One way physicists make progress is through a process called renormalization: they say let's put the 0,0,0 point there instead of here and see how the equations work now.

Our 0,0,0 point can not be white privileged, white normal. There's something wrong with that! Even white liberals feel that in our bones. We need to renormalize, to look at white-dominant groups and institutions and say "Look at all the white people!" Paradoxically (to the white-normal mind) white racial consciousness can be a way forward.

Leah McElrath | December 10, 2010 8:33 AM

Excellent piece, Lisa!!

The one thing I would add is that, rather than decry privilege, we need to challenge those of us who have it (whether it's racial, class or gender-based) to *spend* their privilege - because, as you lay out with such clarity - it's in our best interest to do so.

Proud to call you a friend :-)

This article had resonance for me through multiple factor analysis (of all things!) We need to transform the coordinates of all the factors in our intersectionality (race, gender, and the rest) to a new normal. The process is more important than the "right answer" at this point in our understanding.

Thank you!

this article and the comments, articulate so many aspects of the whole LG rights movement that i have been living as well.

as a white lesbian i have been offering an alternative voice to the white gay men's agenda of marriage equality. that is not my issue and i doubt it is the defining issue for many folks who are struggling with job security, gender norms and most overtly the abuse from religious communities- just to name a few.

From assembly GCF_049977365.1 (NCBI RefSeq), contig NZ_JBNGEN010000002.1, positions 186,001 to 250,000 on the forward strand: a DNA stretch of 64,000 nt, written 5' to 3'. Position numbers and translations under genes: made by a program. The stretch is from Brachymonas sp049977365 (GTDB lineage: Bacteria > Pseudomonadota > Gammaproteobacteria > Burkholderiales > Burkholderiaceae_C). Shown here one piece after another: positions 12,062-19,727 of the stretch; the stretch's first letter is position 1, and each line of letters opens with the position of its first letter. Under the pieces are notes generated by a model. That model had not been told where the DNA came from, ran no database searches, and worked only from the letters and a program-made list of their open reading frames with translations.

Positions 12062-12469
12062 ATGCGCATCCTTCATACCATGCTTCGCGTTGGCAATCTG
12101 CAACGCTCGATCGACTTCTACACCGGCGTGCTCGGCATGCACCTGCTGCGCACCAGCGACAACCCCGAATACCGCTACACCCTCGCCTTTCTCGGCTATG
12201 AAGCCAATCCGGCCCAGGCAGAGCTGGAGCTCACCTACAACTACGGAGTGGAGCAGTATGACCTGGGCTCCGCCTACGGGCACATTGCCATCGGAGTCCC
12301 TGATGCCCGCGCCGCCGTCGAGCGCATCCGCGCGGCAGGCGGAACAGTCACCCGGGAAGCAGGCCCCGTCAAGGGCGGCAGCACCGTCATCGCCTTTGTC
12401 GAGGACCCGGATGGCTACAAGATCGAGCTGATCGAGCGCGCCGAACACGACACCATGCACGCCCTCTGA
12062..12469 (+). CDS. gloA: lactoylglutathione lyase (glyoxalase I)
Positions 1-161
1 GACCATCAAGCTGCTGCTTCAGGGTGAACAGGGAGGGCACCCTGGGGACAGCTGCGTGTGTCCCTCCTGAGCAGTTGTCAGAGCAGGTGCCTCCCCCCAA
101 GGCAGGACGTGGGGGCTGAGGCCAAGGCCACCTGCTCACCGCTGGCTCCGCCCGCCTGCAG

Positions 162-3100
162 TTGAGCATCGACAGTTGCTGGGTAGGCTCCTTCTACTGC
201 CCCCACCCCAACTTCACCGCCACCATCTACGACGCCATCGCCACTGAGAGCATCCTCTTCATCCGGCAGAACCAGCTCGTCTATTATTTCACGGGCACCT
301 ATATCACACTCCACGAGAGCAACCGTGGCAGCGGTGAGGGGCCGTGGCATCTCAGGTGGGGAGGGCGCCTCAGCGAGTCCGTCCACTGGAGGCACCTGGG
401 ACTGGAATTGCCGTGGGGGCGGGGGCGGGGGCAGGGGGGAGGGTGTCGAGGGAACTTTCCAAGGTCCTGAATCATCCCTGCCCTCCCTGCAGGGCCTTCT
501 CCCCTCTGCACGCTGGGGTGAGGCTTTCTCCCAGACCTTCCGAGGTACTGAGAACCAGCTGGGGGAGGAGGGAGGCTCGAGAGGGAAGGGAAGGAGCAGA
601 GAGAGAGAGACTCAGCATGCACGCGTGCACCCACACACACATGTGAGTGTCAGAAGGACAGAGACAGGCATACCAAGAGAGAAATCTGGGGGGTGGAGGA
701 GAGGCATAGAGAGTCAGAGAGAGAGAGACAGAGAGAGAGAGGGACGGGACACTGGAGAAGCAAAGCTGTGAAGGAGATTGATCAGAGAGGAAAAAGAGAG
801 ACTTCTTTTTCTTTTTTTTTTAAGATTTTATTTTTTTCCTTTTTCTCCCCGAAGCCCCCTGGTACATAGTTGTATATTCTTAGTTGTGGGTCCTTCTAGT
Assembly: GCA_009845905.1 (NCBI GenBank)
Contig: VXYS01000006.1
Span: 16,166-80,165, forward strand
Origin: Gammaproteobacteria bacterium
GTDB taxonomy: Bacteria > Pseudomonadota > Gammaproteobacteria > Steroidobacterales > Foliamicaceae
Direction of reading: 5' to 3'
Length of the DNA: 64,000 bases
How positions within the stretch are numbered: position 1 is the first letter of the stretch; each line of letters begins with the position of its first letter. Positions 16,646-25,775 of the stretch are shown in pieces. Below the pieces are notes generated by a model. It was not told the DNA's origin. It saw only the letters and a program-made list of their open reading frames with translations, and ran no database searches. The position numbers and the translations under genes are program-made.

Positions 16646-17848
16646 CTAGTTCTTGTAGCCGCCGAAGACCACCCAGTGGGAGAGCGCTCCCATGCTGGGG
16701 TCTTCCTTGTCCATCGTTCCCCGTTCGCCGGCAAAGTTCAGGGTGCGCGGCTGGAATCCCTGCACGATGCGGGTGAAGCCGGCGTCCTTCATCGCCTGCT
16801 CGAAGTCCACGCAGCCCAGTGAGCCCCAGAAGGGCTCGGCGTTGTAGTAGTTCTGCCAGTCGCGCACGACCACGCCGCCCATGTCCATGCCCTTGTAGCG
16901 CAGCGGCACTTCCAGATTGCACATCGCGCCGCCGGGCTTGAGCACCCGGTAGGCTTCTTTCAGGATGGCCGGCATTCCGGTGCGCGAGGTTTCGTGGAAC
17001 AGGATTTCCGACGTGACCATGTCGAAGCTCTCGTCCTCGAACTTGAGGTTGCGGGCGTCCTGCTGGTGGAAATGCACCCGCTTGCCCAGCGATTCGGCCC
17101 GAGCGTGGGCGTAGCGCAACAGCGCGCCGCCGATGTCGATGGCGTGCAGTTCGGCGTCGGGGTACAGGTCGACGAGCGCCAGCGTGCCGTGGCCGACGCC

i want to read the book that Yates highlighted.

i would also like to offer a bit of hope. the org that i staff is a faith based social justice movement. while we are a racially diverse group, in this moment it's a majority white movement.after several years of work, this march while meeting in NOLA, we passed a declaration to be an anti-racist organization. every time we gather as a leadership team - and our meetings are open to anyone who wants to attend and they have voice and vote - we do some kind of training on privilige/power/racism/intersections of oppressions. it's hard work that we must do. we are intentionally challenging white/oppressive/centralized notions of how to build community beyond the boundaries as we focus on racial justice and homophobia.

thanks for letting me share that bit of a commercial.

i am circulating this article widely and hope to connect with Weiner-Mahfuz for more conversation.

thank you all -